|Kemptville Advance 20 September 1894|
PROSSER IN GAOL
Thursday last the old man Wm. Prosser was brought before Magistrate Selleck to answer to the charge of having attempted to wreck a C.P.R. train on Tuesday evening of last week.
Conductor Webd sworn said : Am conductor on C.P.R.; was in charge of ballast train on Sept. 6, came in contact with obstruction on the road about two miles east of Kemptville Junction while running west; saw the obstacle before we struck it but was too close to stop; after the train struck we stopped and removed a railway tie that had been placed in center of track braced against the cross ties; the end was raised on two pieces of board so that one end was elevated about a foot above the rails; it would certainly have wrecked any eastbound train that might come against it; little damage was done to my train as we were running very slowly and were coming west and ran up on the slope of the tie; I examined the place where the tie was placed. A hole had been dug between two cross ties and the end of the obstruction put into it. I came on to the station and reported the occurrence. This occurred about 6.55.p.m.
Section foreman Belky sworn said : About 8.30. p.m. on Sept 6th i got orders to go down the track and keep a look-out for any obstructions that might be upon it and also to see if there were any suspicious characters in the vicinity. I got a lantern and took two of my men with me. When we got about two miles east of the junction we stopped to search the place around where the accident had occurred. We found that the tie that conductor Webb says he removed and examined the spot and found it as he described. I proceeded further down the track and kept watch until daylight. On my way back I stopped at the scene of the collision. In searching around the spot I found foot-steps and traced them through the woods in the direction of the prisoner's house for about forty yards. They could be seen quite distinctly as there was a heavy dew on the ground. I went down again with Detective Ross on Saturday morning. As we neared the spot where the tie had been we saw prisoner in the woods just inside the fence. As soon as he saw us he darted into the bush. Ross jumped the fence and followed him and brought him back. He had the prisoner make his foot-printI in the soft clay and we measured it and compared it with the foot-print at the spot from which the tie had been taken to put up on the track. They corresponded exactly. On Monday, 10th inst. I went with Ross to prisone'rs house. Prisoner asked Ross if he knew who put the tie on the track; Ross said he knew. Prisoner asked him how much damage had been done; Ross said that the damage only amounted to about $5. Prisoner said he would give $5 if they would give him two weeks to pay and say nothing more about it. Ross asked him if he did it; prisoner said he did. Ross then wrote down an admission in a notebook and read it over twice and explained to prisoner. Prisoner signed it and I signed as witness. That is the writing (writing produced and marked exhibit "A"). Ross told prisoner he needs not sign unless he liked but prisoner did so.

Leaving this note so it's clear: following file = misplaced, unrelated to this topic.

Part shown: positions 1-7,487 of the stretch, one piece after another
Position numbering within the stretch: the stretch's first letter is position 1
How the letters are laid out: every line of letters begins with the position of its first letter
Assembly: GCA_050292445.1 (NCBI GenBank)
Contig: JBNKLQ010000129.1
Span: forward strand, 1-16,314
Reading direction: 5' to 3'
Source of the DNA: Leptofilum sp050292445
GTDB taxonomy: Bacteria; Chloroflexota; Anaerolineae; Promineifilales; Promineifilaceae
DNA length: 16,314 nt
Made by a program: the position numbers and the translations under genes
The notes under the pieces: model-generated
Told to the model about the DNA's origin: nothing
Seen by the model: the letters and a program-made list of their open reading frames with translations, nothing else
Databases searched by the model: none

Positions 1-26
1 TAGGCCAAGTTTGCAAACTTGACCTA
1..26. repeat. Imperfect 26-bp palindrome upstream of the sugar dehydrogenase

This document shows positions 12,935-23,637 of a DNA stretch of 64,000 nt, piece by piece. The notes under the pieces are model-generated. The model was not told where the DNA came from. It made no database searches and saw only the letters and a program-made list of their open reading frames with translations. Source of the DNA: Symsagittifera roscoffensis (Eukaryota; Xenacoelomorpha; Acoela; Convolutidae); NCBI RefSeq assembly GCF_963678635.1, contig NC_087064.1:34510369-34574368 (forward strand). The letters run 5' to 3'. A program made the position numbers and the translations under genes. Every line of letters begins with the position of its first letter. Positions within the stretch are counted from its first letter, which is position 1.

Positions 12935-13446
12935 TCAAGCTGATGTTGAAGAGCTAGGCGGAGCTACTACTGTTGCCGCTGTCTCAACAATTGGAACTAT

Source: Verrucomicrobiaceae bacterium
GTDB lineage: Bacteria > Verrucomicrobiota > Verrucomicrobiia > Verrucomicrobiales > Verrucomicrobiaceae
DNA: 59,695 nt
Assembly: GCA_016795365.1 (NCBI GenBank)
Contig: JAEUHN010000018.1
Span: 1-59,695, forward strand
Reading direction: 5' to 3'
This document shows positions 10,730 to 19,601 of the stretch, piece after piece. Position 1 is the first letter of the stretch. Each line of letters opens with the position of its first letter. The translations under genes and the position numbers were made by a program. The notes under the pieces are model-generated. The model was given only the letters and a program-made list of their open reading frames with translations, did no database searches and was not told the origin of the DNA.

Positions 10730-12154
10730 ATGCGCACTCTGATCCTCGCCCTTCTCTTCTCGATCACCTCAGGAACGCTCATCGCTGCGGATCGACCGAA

Thomas Ross sworn: Corrobirated [sic] all section forman Belky's evidence and said further that on Saturday morning when he chased prisoner through the woods he called to him to stop. Prisoner stopped and immediately said "I never put anything on the track or took anything off the track." This was before he had been accused. He signed this confession now shown me (marked "A") quite freely and without any threat or coaxing or undue influence of any kind. He told me that he had done it and he would pay the $5 damage if there was nothing more about it. The pile of ties from which the one on the track had been removed was quite close to the track.
The Prisoner then made a statement delaying any guilt in the matter.
He was committed to Brockville to await trial.
G. H. Fergusan [sic] conducted the prosecution on behalf of the C.P.R.
Kemptville Advance 20 September 1894
Wm. Prosser was to have been arraigned before Judge McDonald on Monday but could not owing to the prisoner's ill health. It is said that he has been very sick ever since being placed in gaol last Thursday and has been under the physician's care
Almonte Gazette 29 September 1894
On Thursday an attempt was made to wreck the express by placing a number of ties on the C.P.R. track east of Kemptville Junction. Fortunately a freight train came from the west. The obstructions were placed in such a position that a train from the east could not avoid an accident. Four tramps were arrested next morning in a barn close by, but nothing could be proved, and they were let go.